On July 29, 2011 the U.S. Forest Service announced that it had canceled its six-plane contract with Aero Union after the company's planes failed their required safety inspections.[9][10] In April 2011 Aero Union had voluntarily disclosed that its planes were not current on inspections and were in violation of the contract.[11] The contract, worth about $30 million a year, made up about 95% of the company's income.[12] Less than a month later Aero Union informed its employees that they were out of work and that the company was shutting down operations.[13] That August Aero Union failed to make its lease payments to the City of Chico and the lease was declared invalid by the city that September due to concerns that the city would be unable to re-lease the facilities if they became tied up in bankruptcy proceedings.[14][15] Reduced to a staff of 5 people after the last round of layoffs, down from approximately 230 in 2008, CEO Brett Gourley claimed “The company is in sort of hibernation mode” and was looking for other sources of income. Aero Union has since completely shutdown all of its facilities, websites and other points of contact and is assumed to be out of business. In February 2012 PMI held an auction of Aero Union's aircraft assets, including 8 P-3 Orion aircraft, various spare parts and their intellectual property (MAFFS II and FIREHAWK firefighting systems).[16][17] Only two aircraft were bid upon and those bids were rejected as being too low. In May 2012 another auction of tools and equipment, but no aircraft, parts or intellectual property, went through with the majority of it selling.[18] Former Aero Union Tanker 23 acquired by Airstrike Firefighters, with plans for 6 more P-3's.[19]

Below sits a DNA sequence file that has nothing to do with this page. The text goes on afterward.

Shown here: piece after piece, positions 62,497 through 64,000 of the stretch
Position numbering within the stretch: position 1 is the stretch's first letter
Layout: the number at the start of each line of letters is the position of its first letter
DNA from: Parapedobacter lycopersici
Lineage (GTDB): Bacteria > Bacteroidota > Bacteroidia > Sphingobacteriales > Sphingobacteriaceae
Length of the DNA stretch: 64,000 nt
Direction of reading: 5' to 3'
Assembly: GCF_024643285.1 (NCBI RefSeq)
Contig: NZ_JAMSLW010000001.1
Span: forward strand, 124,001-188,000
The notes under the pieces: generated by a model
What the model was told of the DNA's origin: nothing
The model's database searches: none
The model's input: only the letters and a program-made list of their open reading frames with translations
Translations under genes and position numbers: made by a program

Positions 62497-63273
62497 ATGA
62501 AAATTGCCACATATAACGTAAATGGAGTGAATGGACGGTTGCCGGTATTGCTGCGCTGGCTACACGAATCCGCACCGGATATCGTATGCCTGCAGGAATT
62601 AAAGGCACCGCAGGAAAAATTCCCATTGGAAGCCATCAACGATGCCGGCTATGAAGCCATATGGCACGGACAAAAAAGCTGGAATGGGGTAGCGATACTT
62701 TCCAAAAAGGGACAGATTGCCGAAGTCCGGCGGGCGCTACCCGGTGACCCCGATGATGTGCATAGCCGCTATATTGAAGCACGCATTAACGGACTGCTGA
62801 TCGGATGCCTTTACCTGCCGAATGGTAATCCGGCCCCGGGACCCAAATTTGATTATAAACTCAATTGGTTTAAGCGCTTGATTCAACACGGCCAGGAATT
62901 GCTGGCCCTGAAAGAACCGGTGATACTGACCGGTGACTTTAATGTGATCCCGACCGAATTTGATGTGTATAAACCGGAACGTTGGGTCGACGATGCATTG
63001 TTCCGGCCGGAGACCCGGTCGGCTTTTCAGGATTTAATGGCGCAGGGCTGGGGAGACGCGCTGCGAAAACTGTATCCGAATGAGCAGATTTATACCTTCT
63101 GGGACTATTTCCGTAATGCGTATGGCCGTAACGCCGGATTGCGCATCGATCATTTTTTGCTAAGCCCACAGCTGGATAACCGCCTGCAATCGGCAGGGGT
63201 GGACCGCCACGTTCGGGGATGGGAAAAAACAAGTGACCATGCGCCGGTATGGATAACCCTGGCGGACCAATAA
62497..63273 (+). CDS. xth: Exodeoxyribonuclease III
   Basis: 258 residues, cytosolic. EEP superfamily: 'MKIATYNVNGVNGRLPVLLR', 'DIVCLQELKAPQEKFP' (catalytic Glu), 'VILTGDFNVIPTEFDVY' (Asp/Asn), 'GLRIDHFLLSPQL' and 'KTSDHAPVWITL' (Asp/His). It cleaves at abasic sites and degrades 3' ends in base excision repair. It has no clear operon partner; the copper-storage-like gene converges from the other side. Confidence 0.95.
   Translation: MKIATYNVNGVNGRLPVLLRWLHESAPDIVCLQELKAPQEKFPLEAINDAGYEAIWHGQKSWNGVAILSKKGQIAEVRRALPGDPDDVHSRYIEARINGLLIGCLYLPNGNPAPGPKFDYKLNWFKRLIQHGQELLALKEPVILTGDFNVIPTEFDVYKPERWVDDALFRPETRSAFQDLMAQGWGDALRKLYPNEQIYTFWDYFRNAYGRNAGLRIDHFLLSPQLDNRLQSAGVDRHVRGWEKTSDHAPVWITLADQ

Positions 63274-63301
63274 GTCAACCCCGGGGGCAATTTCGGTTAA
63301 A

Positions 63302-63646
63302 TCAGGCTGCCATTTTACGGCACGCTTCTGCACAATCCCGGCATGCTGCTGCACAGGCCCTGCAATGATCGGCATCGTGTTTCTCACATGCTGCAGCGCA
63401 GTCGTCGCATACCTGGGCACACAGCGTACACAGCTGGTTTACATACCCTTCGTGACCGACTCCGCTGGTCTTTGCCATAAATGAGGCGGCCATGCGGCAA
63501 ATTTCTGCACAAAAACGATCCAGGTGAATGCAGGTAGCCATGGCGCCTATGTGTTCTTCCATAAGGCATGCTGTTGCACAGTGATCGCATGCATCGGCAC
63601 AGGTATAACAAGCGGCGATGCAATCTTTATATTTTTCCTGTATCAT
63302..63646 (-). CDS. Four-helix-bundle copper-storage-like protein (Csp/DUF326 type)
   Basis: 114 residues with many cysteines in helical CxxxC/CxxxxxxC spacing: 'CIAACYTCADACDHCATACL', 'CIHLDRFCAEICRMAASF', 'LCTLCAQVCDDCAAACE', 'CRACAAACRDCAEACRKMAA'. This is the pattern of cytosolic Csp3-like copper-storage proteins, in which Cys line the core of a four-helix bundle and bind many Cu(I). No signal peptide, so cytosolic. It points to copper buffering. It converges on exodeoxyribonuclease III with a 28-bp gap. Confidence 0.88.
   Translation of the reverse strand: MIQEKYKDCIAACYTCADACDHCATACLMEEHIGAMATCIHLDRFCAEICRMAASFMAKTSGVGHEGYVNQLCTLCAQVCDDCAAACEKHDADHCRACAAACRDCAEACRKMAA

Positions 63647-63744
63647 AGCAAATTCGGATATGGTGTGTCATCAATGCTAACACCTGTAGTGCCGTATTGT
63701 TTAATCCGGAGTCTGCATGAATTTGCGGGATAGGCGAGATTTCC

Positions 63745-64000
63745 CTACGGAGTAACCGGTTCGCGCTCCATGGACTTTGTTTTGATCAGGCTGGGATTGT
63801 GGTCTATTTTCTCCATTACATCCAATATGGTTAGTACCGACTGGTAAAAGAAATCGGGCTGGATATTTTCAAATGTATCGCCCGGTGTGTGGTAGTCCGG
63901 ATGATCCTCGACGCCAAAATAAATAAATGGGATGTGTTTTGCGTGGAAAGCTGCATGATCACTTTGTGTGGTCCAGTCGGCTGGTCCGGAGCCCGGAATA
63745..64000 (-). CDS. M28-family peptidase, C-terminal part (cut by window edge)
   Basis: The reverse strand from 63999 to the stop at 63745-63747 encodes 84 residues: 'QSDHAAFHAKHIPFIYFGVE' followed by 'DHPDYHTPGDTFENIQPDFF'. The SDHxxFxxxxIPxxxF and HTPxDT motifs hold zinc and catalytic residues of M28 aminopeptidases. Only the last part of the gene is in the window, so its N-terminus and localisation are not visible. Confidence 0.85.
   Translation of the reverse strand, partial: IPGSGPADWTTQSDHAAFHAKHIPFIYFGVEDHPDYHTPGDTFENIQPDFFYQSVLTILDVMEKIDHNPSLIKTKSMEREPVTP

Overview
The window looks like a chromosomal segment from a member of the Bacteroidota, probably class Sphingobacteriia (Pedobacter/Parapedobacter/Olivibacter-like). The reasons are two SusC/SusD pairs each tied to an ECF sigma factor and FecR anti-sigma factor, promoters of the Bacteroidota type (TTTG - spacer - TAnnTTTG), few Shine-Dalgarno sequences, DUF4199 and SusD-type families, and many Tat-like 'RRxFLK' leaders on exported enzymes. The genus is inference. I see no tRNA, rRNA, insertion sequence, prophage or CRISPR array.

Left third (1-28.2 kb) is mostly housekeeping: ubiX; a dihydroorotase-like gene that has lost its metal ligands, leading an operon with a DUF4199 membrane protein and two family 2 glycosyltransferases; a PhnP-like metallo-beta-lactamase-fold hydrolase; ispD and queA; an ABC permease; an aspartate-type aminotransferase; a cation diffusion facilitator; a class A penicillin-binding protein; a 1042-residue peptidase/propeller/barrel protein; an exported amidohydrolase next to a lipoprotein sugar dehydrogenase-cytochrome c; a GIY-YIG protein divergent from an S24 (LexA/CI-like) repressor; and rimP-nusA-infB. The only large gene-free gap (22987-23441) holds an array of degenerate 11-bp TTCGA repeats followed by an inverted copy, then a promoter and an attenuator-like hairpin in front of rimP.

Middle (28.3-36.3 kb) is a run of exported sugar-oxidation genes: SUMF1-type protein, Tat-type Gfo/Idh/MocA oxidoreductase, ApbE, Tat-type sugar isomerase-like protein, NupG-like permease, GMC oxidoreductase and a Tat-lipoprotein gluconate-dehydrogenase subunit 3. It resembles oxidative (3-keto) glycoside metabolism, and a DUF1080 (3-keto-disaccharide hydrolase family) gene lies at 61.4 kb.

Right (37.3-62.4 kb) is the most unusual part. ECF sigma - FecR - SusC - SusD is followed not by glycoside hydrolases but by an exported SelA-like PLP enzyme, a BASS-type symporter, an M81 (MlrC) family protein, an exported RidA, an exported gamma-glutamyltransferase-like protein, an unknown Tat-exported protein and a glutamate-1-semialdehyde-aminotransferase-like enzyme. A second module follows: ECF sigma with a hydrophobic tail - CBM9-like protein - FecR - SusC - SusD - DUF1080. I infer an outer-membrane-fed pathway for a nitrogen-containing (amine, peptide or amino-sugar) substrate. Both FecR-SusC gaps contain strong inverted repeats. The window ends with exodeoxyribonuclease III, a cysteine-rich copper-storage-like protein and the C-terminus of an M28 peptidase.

A MAFFS II tank on display in 2008

One of the company's last projects was an improved version of the Modular Airborne FireFighting System under contract to the USFS. Originally designed for C-130J model aircraft and later modified to fit on C-130H models, the new MAFFS II system has a capacity of up to 3,400 gallons, replacing the five retardant tanks with one large tank, and has an on-board air compressor. The original MAFFS has to be pressurized by a compressor on the ground as a part of the loading process. The ability to pressurize the system in the air cuts turn-around time, but adds substantial weight.[20] The new system discharges the retardant through a special plug in the paratroop drop door on the side of the aircraft, rather than requiring the cargo ramp door to be opened; this allows the aircraft to remain pressurized during the drop sequence.[21]

Aero Union delivered the first production unit to the USFS in July, 2007, with flight testing that following August.[21] MAFFS II was used for the first time on a fire in July 2010.[22]

Aircraft fleetEdit

See alsoEdit


  1. ^ a b "P2VNEPTUNE.COM: Aero Union Firebombers". Retrieved April 16, 2023.